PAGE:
Parquet Courts at Albert Hall

Johnny James, Managing Editor
Pooneh Ghana

Parquet Courts at Albert Hall, City Centre 12 June 2022 Tickets from £19.00 — Book now

Starting life as a genetic mutation of late 70’s post-punk, Parquet Courts’ new currency is groove-heavy psychedelia – the kind you might file somewhere in between Talking Heads and Primal Scream. We’re here for it, and we’ll be there for it at Albert Hall on 12 June, when the New York band will perform tunes from their latest album Sympathy For Life alongside older gems.

Built largely from improvised jams, inspired by New York clubs, and produced in league with Rodaidh McDonald (The xx, Hot Chip, David Byrne) and John Parish (PJ Harvey, Aldous Harding, Dry Cleaning), Sympathy For Life was always destined to be dancey. Unlike its widely loved predecessor, 2018’s Wide Awake!, the focus falls on grooves rather than rhythm, with drum machines and other electronics integral to the album’s fabric. “Wide Awake! was a record you could put on at a party,” says frontman Austin Brown. “Sympathy For Life is influenced by the party itself.”

Lyrically, the band have always leaned into the dehumanising nature of human’s quote-unquote progress, and this album is no different in that respect. Here they’re particularly preoccupied with technology, and how it impacts our sense of self. “Algorithm waltz sets the pace/Indicates an authentic taste/Tell me what I love,” Savage sings in ‘Just Shadow’, speaking to how our interests, and in turn who we grow to be, are shaped by our social media feeds. Elsewhere Savage returns, lyrically, to New York City, hoping to glean some kind of understanding from its streets.

In the video for early single ‘Walking At A Downtown Pace’, directed by acclaimed New York City street photographer Daniel Arnold, we see New York City from the vantage point of someone busily hurrying through it. “That’s what life can be like here”, says Savage. “A world of constant motion surrounds you while you’re just walking toward where you need to be. There’s a lot of beauty that can be missed, and it wasn’t until the streets were virtually empty that I did miss it.”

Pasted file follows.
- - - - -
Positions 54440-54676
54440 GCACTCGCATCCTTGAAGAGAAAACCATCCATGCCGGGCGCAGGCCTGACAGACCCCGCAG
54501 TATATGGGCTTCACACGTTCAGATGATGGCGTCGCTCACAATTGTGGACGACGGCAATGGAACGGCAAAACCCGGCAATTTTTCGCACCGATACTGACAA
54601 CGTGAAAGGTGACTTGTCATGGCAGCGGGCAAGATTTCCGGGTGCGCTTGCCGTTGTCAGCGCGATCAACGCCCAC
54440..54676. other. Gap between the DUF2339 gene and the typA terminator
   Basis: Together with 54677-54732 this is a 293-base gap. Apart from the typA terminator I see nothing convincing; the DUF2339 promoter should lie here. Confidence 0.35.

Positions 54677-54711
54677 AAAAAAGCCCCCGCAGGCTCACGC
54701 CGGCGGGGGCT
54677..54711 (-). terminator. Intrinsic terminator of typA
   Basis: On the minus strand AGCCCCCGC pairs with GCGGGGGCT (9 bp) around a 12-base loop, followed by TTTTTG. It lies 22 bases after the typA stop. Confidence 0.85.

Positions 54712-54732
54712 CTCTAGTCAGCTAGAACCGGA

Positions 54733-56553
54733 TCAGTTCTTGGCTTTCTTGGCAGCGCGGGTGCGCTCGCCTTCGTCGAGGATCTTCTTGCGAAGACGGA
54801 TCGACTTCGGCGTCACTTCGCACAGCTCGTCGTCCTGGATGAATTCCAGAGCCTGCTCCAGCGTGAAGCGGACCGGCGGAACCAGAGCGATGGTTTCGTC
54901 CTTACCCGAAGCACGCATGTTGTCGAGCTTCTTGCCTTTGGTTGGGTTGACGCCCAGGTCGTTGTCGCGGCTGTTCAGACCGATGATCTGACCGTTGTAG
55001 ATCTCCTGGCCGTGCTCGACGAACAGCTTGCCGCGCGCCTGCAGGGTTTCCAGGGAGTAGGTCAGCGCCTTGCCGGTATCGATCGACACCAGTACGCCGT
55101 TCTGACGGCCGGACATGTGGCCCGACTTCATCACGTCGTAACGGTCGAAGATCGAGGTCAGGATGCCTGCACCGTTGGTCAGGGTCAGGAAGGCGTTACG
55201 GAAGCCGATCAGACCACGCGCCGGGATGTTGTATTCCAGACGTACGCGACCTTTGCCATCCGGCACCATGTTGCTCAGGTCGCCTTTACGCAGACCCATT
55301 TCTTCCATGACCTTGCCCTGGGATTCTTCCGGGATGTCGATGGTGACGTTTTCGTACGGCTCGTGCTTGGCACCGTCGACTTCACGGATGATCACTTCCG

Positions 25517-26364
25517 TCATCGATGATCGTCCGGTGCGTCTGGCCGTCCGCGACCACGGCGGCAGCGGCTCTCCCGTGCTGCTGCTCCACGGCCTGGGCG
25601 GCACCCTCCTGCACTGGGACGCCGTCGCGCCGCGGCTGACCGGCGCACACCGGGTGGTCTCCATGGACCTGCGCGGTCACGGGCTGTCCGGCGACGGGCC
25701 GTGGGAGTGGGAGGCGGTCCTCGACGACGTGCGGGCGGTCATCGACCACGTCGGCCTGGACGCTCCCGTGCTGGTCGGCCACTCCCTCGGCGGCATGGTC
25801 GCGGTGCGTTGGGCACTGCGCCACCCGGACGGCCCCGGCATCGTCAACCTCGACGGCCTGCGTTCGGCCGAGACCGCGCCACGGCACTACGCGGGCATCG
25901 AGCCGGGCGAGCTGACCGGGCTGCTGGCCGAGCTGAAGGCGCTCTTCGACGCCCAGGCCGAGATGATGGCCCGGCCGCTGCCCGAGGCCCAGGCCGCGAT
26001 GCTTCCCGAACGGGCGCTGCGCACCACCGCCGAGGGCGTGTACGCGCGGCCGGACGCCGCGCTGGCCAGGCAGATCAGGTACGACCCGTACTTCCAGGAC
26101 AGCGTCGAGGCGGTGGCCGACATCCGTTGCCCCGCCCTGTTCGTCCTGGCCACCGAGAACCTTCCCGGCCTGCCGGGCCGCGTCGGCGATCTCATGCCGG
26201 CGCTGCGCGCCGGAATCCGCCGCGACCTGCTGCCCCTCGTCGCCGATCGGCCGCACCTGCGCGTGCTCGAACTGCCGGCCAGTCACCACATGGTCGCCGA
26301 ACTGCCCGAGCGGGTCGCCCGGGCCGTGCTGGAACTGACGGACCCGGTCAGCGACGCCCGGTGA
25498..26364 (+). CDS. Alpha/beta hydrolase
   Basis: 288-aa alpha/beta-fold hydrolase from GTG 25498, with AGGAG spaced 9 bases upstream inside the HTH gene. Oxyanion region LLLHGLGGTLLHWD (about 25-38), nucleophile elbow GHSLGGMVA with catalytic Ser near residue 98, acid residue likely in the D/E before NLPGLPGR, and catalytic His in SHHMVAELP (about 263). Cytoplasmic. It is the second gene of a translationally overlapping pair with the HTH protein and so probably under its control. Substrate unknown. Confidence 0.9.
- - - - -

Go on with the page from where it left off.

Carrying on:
We feel that appreciation for community in the synth-heavy ‘Marathon of Anger’, which features the rally cries “We’ve got the power” and “It’s all community” – totally at odds with the slightly snarky, gaze-averting lyrics that populate most of the band’s older songs. But they feel at home on this album, with its freewheeling syncopation, its newfound space, its general sense of musical liberation. This is a sweeter, funkier, happier Parquet Courts – one you can genuinely have a boogie to. And if you’re so inclined, Albert Hall is the place to be on 12 June.

Parquet Courts at Albert Hall, City Centre 12 June 2022 Tickets from £19.00 Book now

What's on at Albert Hall

Manchester Psych Fest 2024

Manchester Psych Fest, the UK’s trailblazing psychedelic music and arts festival has announced a massive bill for its 2024 edition.

from £45.20

Where to go near Parquet Courts at Albert Hall

Alberts Schloss
City Centre
Albert’s Schloss

Albert’s Schloss is a cook haus, bakery, bier palace and wunderbar on the ground floor of Manchester’s iconic Albert Hall.

NQ64 Manchester Peter St
NQ64 Manchester Peter St

NQ64 Peter Street is the latest venue from the team behind the original (and excellent) NQ bar, offering up video games, high-quality drinks and a great, friendly atmosphere.

City Centre

Right next to Manchester’s Albert Hall, Sakana is a casual Japanese restaurant downstairs, with a fancier Pan Asian on the first floor.

Rudy's Neapolitan Pizza
Rudy’s Neapolitan Pizza

Rudy’s Neapolitan Pizza serve up pizza which has received worldwide acclaim and now have six branches across the UK including this on Peter Street.

The French - One of Manchester's finest restaurants - Creative Tourist
City Centre
Adam Reid
at The French

The French is one of Manchester’s most highly regarded restaurants. Head chef Adam Reid has a real grasp on what makes Manchester tick. A less fussy, more relaxed, and, at times, gloriously silly restaurant.

Mr Cooper’s
City Centre
Mr Cooper’s

Mr Cooper’s House & Garden is primarily a restaurant (Simon Rogan’s second in The Midland), but its drinks list is also killer. Savour one in the ‘garden’ under a life-sized tree.


Forty-Seven is a luxury boutique hotel on Peter Street in Manchester city centre, above the high-end Indian restaurant Asha’s.


Asha’s serves modern north-west Indian cuisine in luxurious surroundings.

What's on: Music

DJ Gym at Hatch

Learn some DJ and production skills with DJ Gym Manchester, based in the culturally infused surrounds of Hatch.

from £269
Students playing in an orchestra
MusicOxford Road
RNCM Symphony Orchestra at RNCM

An exhilarating journey awaits as the RNCM Symphony Orchestra returns to the stage with a programme of Benjamin Britten, William Walton, Julia Perry and Keiko Abe.

from £8.50

Culture Guides

Music in Manchester and the North

Fresh concert seasons, forward-thinking festivals and a revolving door of amazing gigs. Things are looking bright as spring comes into view.

Exhibitions in Manchester and the North

February is a month of love so art lovers in the North - rejoice! There is lots to choose from: two photography festivals, gorgeous crafts and shows celebrating local talent.